Lest the point be lost, Russian statements since the withdrawal have underscored Russia’s unprecedented ability to change the correlation of forces in a zone of tension, dramatically and with limited warning. In his address to the Federal Assembly on 21 April, Putin warned that Russia’s response to those who threaten its ‘core interests’ will be ‘asymmetrical, swift and tough’.5

The Audit of Crisis

The audit of war brooks no ambiguity. But in the audit of crisis, the arbiter is perception. Today, perceptions are strikingly out of kilter, and it remains to be seen whether war is required to bring them into alignment.

In the pellucid judgement of Nigel Gould-Davies of London’s International Institute of Strategic Studies, ‘Putin lost far more than he gained in this crisis’. What emerged in April was an ‘unfolding contest between local Russian military and global US financial superiority’.6 In his Letter to Congress of 15 April, Biden attached an Executive Order declaring a ‘national emergency’ in response to ‘the unusual and extraordinary threat to the national security’ posed by Russia.7 The prohibition of the direct purchase of Russian sovereign debt took sanctions into new territory. But they were crafted as a foretaste of still more stringent measures if Russia attacked Ukraine. There is little doubt that the US believes it has the means to crash Russia’s economy, and in his phone call to Putin on 13 April, Biden appears to have said as much. An unspecified but similarly sharp message was delivered by the Chief of Britain’s Secret Intelligence Service (SIS/MI6).8 Does this explain Russia’s troop withdrawal announcement?

In its official pronouncements, Russia treats this suggestion as risible. In scarcely more modulated tones, so does its corps of establishment experts. According to Alexander Baunov, Senior Fellow of Moscow’s Carnegie Center, Russia’s deployments showed ‘that from unfriendly rhetoric and escalation there is a price. And the price is a risk of real conflict, which nobody wants. The Kremlin’s words were heard’. Several more disinterested experts in the West have rendered a similar judgement. Michael Kofman, Senior Research Fellow of the US Center of Naval Analysis, argues that the Russians ‘really wanted to make Kyiv sweat and… to show Ukrainians exactly what they can do to them eventually — that Ukraine will ultimately be largely on its own and that this is a reality [Zelensky’s] administration needs to face’.9

The views of other observers, openly partial to Ukraine, are no less stark. Former Commander of US Army Europe, Lt Gen Ben Hodges, regards Biden’s response as ‘weak’. Putin ‘is not spending a zillion rubles just to test’ the new Biden administration. ‘He is going to press to find out how much of a priority Ukrainian sovereignty really is to the president of the United States’.10 Kurt Volker, US Special Representative for Ukraine from 2017-19, is no less categorical. Putin wants ‘to demonstrate that he has substantial military capability and the political will to act if he wants to… He is trying to demonstrate that the West is not willing to match that — and therefore, Ukraine had better watch out.’11 Yet the difference between these two sets of observers is also stark. For the latter, the lesson of the crisis is that the West can and must do more. For the former, Russia has given the West a reality check, and both the US and Ukraine need to adjust their goals and expectations accordingly.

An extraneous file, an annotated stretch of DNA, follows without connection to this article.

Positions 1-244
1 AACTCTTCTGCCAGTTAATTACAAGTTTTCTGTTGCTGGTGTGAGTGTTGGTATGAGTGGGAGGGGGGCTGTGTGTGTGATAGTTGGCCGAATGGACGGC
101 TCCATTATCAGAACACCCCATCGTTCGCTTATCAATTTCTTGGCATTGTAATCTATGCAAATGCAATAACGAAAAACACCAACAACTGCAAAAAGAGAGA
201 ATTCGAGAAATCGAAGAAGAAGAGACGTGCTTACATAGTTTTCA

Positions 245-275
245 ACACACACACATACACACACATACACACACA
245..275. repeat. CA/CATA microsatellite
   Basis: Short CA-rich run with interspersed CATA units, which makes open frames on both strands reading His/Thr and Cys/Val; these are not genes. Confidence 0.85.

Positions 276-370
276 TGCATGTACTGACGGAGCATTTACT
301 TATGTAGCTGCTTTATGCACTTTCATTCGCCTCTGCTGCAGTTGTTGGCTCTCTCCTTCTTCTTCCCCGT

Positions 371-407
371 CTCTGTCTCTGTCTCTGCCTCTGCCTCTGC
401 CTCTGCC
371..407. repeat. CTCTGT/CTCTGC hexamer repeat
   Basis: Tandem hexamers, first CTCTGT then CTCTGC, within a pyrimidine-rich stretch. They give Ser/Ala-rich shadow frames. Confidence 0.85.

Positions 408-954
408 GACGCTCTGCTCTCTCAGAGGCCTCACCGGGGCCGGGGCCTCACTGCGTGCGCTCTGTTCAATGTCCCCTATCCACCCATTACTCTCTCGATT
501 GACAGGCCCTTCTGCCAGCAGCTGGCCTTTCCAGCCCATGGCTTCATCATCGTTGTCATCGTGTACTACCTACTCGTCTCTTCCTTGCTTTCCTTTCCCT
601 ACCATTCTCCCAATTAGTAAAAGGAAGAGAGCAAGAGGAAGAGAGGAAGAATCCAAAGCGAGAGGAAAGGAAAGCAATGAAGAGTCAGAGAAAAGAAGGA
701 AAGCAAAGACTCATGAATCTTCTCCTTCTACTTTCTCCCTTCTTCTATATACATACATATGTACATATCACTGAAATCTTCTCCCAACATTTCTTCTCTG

The Normalisation of Crisis

Despite all the controversy, three conclusions can be drawn.

First, both Russia and the US ‘blinked’ during this crisis. In Moscow, the threat of yet more severe sanctions before those just imposed could be assessed and absorbed argued for a pause. Moreover, France and Germany had shown no sign of accepting Lavrov’s January ultimatum. Despite one infelicitous statement that ‘both sides’ should show restraint, Macron and Merkel took a tough approach with Putin in private conversations. Volodymyr Zelensky repeated his demands for a revision of the Minsk accords, and neither Paris nor Berlin rebuked him. His demands for a widening of the composition of the Normandy format were met with silence; but so they were before the crisis began. Europe did not wobble during the crisis.

For his part, Biden unveiled a conciliatory tone new to this administration, simultaneously standing down two warships scheduled to enter the Black Sea. Talk of ‘rolling over’ vanished; ‘lowering the temperature’ became the new imperative.12 Sensing that the conflict was heading onto terrain that neither could navigate, both sides retreated.

Second, Russia does not perceive that its cause or position have been compromised. Zelensky might not have blinked, but he has fluttered. As Vladimir Socor notes, ‘the war scare has sent [him] sliding down from the mid-point of his learning curve about Russia back toward [its] low starting point.’13 His mystifying fixation on a bilateral summit with Putin — the political equivalent of lunch with a cobra — betrays panic as well as weakness. His plaintive lament that ‘NATO is the only way to end the war in Donbas’ is a political form of self-harm, tying Ukraine’s future, as it does, to the suspension of political reality.14 To all of these manoeuvres, Lavrov’s response is ‘let Zelensky and his team squirm as they will’.15

Moreover, as the Zapad 2021 exercise draws near, Russian forces will augment, and tensions will rise again. The exercise will do nothing to diminish pressure on Belarus for full military integration, let alone Ukraine’s premonitions that a northern front will be added to those that already exist in the south and east. Whatever the outcome of Zapad 2021, Ukraine is likely to face a ‘new normal’ of military tension and danger well into the future.